Agaricus bisporus

Agaricus bisporus is an edible basidiomycete mushroom native to grasslands in Eurasia and North America. It has two color states while immature – white and brown – both of which have various names, with additional names for the mature state.

Agaricus bisporus
Scientific classification
Kingdom: Fungi
Division: Basidiomycota
Class: Agaricomycetes
Order: Agaricales
Family: Agaricaceae
Genus: Agaricus
A. bisporus
Binomial name
Agaricus bisporus
(J.E.Lange) Imbach (1946)[1]
  • Psalliota hortensis f. bispora J.E.Lange (1926)
Agaricus bisporus
gills on hymenium
cap is convex
hymenium is free
stipe has a ring
spore print is brown
ecology is saprotrophic
edibility: choice

A. bisporus is cultivated in more than seventy countries[2] and is one of the most commonly and widely consumed mushrooms in the world.


When immature and white, this mushroom may be known as:

  • common mushroom
  • white mushroom[3]
  • button mushroom[3]
  • cultivated mushroom
  • table mushroom
  • champignon (French for mushroom)

When immature and brown, it may be known variously as:

  • Swiss brown mushroom
  • Roman brown mushroom
  • Italian brown mushroom
  • cremini/crimini mushroom[4][5]
  • chestnut mushroom (not to be confused with Pholiota adiposa)
  • baby bella[4]

When marketed in its mature state, the mushroom is brown with a cap measuring 10–15 centimetres (4–6 inches).[5] This form is commonly sold under the names portobello,[5][6] portabella,[7] or portobella; the etymology is disputed.[5][6]


The common mushroom has a complicated taxonomic history. It was first described by English botanist Mordecai Cubitt Cooke in his 1871 Handbook of British Fungi, as a variety (var. hortensis) of Agaricus campestris.[8][9] Danish mycologist Jakob Emanuel Lange later reviewed a cultivar specimen, and dubbed it Psalliota hortensis var. bispora in 1926.[10] In 1938, it was promoted to species status and renamed Psalliota bispora.[11] Emil Imbach (18971970) imparted the current scientific name of the species, Agaricus bisporus after the genus Psalliota was renamed to Agaricus in 1946.[2] The specific epithet bispora distinguishes the two-spored basidia from four-spored varieties.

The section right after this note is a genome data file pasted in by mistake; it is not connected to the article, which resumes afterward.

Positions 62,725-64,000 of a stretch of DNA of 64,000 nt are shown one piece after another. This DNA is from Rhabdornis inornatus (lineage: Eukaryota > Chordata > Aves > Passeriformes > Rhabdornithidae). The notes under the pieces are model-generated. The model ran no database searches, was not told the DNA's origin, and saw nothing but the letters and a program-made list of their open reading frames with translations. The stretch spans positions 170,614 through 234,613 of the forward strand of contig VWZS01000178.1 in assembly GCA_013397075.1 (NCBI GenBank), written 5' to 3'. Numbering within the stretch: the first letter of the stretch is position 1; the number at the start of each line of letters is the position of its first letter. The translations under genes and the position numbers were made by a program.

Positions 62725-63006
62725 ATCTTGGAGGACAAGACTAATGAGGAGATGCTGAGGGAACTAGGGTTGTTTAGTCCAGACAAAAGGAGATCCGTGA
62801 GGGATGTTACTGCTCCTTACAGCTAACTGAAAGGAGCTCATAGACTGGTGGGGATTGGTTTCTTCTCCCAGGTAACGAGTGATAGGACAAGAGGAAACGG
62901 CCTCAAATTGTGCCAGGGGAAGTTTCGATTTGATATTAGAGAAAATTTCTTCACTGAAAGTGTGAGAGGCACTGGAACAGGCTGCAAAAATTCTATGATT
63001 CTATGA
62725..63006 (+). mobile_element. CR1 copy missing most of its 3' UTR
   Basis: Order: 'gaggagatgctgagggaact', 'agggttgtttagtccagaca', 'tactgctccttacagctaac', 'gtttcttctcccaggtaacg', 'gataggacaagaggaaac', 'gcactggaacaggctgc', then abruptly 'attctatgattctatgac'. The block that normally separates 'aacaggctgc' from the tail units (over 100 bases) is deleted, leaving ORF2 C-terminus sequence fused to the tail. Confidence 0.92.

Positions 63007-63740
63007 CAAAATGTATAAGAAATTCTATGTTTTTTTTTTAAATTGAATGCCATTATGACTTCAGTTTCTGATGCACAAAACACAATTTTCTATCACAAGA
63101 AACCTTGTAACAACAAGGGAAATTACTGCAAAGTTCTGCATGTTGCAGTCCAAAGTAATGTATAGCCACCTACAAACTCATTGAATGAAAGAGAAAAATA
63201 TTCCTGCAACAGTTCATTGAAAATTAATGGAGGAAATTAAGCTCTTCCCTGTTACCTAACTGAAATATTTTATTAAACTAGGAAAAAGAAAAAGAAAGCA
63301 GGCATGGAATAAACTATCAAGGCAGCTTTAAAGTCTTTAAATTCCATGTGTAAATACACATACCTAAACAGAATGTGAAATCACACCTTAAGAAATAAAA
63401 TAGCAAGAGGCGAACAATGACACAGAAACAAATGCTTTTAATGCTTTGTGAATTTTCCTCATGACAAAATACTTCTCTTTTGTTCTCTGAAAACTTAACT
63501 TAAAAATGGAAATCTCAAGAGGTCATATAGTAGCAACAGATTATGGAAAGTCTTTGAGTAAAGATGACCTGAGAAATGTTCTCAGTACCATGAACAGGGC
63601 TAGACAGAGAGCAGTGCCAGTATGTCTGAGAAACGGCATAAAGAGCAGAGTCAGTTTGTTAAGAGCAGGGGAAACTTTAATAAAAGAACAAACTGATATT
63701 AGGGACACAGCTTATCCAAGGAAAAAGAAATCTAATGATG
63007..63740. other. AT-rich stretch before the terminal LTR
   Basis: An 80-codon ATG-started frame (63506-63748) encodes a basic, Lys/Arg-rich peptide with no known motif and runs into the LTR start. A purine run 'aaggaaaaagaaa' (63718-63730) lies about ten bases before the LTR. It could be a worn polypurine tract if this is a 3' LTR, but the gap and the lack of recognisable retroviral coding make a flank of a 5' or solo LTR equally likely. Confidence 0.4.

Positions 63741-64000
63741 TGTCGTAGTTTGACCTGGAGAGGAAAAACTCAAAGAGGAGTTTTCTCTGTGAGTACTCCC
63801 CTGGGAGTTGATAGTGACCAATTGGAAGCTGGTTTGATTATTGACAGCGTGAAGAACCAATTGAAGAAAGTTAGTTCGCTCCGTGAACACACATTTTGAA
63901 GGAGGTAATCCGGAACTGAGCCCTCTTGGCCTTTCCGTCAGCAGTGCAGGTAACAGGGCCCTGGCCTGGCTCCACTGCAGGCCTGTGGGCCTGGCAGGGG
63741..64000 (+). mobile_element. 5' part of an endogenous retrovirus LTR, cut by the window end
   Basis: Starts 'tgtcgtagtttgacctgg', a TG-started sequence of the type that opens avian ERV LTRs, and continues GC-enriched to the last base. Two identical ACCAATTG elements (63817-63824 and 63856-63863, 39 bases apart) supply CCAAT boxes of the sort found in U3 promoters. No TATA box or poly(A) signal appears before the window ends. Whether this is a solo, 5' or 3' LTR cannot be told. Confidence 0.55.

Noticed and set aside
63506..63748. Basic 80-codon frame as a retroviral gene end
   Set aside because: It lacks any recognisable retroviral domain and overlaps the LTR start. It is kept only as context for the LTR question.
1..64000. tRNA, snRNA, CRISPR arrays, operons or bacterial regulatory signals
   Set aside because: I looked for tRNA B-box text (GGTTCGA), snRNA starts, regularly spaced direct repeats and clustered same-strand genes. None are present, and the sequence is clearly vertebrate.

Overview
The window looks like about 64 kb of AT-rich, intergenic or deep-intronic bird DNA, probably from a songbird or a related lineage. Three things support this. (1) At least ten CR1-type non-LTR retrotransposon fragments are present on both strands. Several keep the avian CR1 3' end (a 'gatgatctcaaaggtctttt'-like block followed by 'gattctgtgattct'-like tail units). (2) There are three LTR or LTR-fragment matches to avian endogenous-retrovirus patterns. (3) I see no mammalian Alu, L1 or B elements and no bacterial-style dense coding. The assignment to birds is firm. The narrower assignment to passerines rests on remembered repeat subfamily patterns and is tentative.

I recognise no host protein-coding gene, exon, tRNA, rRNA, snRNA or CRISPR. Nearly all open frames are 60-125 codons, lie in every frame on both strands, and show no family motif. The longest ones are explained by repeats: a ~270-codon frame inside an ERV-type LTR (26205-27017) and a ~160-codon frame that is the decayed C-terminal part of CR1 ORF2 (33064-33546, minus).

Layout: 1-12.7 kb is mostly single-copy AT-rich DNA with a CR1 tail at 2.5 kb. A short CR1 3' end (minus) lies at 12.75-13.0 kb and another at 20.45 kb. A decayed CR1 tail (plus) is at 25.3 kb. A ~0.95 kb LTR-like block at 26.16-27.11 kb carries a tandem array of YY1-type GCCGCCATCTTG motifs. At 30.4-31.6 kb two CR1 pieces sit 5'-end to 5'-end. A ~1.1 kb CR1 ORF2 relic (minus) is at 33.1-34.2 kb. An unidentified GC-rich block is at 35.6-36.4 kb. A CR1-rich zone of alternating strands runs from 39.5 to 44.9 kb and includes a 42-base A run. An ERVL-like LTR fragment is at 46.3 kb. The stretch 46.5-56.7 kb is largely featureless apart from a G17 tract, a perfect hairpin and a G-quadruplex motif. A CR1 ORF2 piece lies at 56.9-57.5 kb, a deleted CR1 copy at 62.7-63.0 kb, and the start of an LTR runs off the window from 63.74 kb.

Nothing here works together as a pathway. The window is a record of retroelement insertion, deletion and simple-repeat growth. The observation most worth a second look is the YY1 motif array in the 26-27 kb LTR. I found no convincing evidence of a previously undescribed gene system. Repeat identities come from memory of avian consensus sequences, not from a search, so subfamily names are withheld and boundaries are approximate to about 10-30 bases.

The pileus or cap of the original wild species is a pale grey-brown, with broad, flat scales on a paler background and fading toward the margins. It is first hemispherical before flattening out with maturity, and 5–10 centimetres (2–4 inches) in diameter. The narrow, crowded gills are free and initially pink, then red-brown, and finally a dark brown with a whitish edge from the cheilocystidia. The cylindrical stipe is up to 6 cm (2+12 in) tall by 1–2 cm (1234 in) wide and bears a thick and narrow ring, which may be streaked on the upper side. The firm flesh is white, although it stains a pale pinkish-red on bruising.[12][13] The spore print is dark brown. The spores are oval to round and measure approximately 4.5–5.5 μm × 5–7.5 μm, and the basidia usually two-spored, although two-tetrasporic varieties have been described from the Mojave Desert and the Mediterranean, with predominantly heterothallic and homothallic lifestyles, respectively.[14][15]

This mushroom is commonly found worldwide in fields and grassy areas following rain, from late spring to autumn, especially in association with manure. It is widely collected and eaten in many parts of the world; however, it resembles deadly or poisonous lookalikes (see below).

Lookalike species

The common mushroom could be confused with young specimens of the deadly poisonous destroying angel (Amanita sp.), but the latter may be distinguished by their volva or cup at the base of the mushroom and pure white gills (as opposed to pinkish or brown of A. bisporus).

A more common and less dangerous mistake is to confuse A. bisporus with Agaricus xanthodermus, an inedible mushroom found worldwide in grassy areas. A. xanthodermus has an odor reminiscent of phenol; its flesh turns yellow when bruised. This fungus causes nausea and vomiting in some people.

The poisonous European species Entoloma sinuatum has a passing resemblance but has yellowish gills, turning pink, and lacks a ring.

Cultivation history

A. bisporus being cultivated
Mushroom and truffle
production – 2019
Country Millions of
 United States0.38
Source: FAOSTAT of the United Nations[16]

The earliest scientific description of the commercial cultivation of A. bisporus was made by French botanist Joseph Pitton de Tournefort in 1707.[17] French agriculturist Olivier de Serres noted that transplanting mushroom mycelia would lead to the propagation of more mushrooms.

Originally, cultivation was unreliable as mushroom growers would watch for good flushes of mushrooms in fields before digging up the mycelium and replanting them in beds of composted manure or inoculating 'bricks' of compressed litter, loam, and manure. Spawn collected this way contained pathogens, and crops would be infected or not grow.[18] In 1893, sterilized, or pure culture, spawn was discovered and produced by the Pasteur Institute in Paris for cultivation on composted horse manure.[19]